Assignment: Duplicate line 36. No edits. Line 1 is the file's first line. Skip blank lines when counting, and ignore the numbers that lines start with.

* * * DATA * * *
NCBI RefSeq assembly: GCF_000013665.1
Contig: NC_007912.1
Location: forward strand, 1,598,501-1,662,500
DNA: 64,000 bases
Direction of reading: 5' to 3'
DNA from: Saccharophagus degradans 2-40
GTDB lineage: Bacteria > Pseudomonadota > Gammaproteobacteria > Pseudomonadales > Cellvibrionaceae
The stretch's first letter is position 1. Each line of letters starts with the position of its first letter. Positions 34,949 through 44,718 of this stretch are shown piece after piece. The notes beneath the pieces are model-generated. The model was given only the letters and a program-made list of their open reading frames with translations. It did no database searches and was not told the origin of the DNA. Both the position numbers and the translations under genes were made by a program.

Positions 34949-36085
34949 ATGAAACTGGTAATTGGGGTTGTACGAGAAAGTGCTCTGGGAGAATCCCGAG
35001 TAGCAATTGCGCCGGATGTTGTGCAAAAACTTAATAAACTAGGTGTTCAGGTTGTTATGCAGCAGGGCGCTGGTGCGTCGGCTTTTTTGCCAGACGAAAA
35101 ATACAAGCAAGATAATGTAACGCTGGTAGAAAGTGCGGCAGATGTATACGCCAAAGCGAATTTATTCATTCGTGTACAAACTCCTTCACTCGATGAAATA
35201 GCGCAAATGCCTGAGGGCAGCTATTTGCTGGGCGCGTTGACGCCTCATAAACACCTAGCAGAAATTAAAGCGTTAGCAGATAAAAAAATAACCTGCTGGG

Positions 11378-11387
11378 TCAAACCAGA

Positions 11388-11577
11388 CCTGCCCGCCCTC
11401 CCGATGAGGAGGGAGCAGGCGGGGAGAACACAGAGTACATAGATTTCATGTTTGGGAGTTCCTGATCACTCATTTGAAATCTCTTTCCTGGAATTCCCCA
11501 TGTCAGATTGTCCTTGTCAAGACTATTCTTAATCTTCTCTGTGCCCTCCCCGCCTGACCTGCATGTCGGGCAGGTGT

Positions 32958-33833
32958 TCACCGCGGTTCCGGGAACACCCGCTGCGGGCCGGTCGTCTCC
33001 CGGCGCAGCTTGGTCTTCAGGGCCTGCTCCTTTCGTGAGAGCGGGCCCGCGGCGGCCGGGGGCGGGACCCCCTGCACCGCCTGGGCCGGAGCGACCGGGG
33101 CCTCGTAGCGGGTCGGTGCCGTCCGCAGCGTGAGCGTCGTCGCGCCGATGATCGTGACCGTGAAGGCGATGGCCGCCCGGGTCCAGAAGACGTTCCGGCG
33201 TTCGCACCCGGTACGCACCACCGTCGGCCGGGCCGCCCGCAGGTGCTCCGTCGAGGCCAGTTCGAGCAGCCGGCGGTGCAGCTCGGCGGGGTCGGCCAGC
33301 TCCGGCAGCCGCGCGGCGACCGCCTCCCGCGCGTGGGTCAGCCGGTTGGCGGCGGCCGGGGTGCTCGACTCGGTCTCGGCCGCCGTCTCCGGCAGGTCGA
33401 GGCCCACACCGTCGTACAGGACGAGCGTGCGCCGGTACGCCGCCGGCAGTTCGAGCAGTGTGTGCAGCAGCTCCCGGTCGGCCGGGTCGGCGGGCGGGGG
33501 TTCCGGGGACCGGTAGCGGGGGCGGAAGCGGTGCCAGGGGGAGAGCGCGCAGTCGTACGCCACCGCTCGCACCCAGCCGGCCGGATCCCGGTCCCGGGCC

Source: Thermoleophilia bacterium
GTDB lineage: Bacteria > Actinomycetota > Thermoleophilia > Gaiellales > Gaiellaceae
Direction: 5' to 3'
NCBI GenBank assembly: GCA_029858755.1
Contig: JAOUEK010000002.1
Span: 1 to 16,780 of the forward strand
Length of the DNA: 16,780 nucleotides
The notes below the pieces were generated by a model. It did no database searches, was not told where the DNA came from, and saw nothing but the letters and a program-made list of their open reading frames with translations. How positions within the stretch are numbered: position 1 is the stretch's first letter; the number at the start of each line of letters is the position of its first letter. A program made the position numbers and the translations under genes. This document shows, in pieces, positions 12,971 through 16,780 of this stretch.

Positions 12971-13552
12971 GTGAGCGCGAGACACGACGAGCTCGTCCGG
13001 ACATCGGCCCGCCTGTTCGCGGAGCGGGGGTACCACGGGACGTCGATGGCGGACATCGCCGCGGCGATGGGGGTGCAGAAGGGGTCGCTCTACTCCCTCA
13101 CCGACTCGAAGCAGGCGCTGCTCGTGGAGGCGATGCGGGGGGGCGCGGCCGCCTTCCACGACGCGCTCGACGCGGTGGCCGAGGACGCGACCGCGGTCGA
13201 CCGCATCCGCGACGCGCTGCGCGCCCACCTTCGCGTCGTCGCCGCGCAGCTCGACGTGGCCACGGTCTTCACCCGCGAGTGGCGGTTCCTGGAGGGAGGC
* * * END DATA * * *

Positions 12971-13552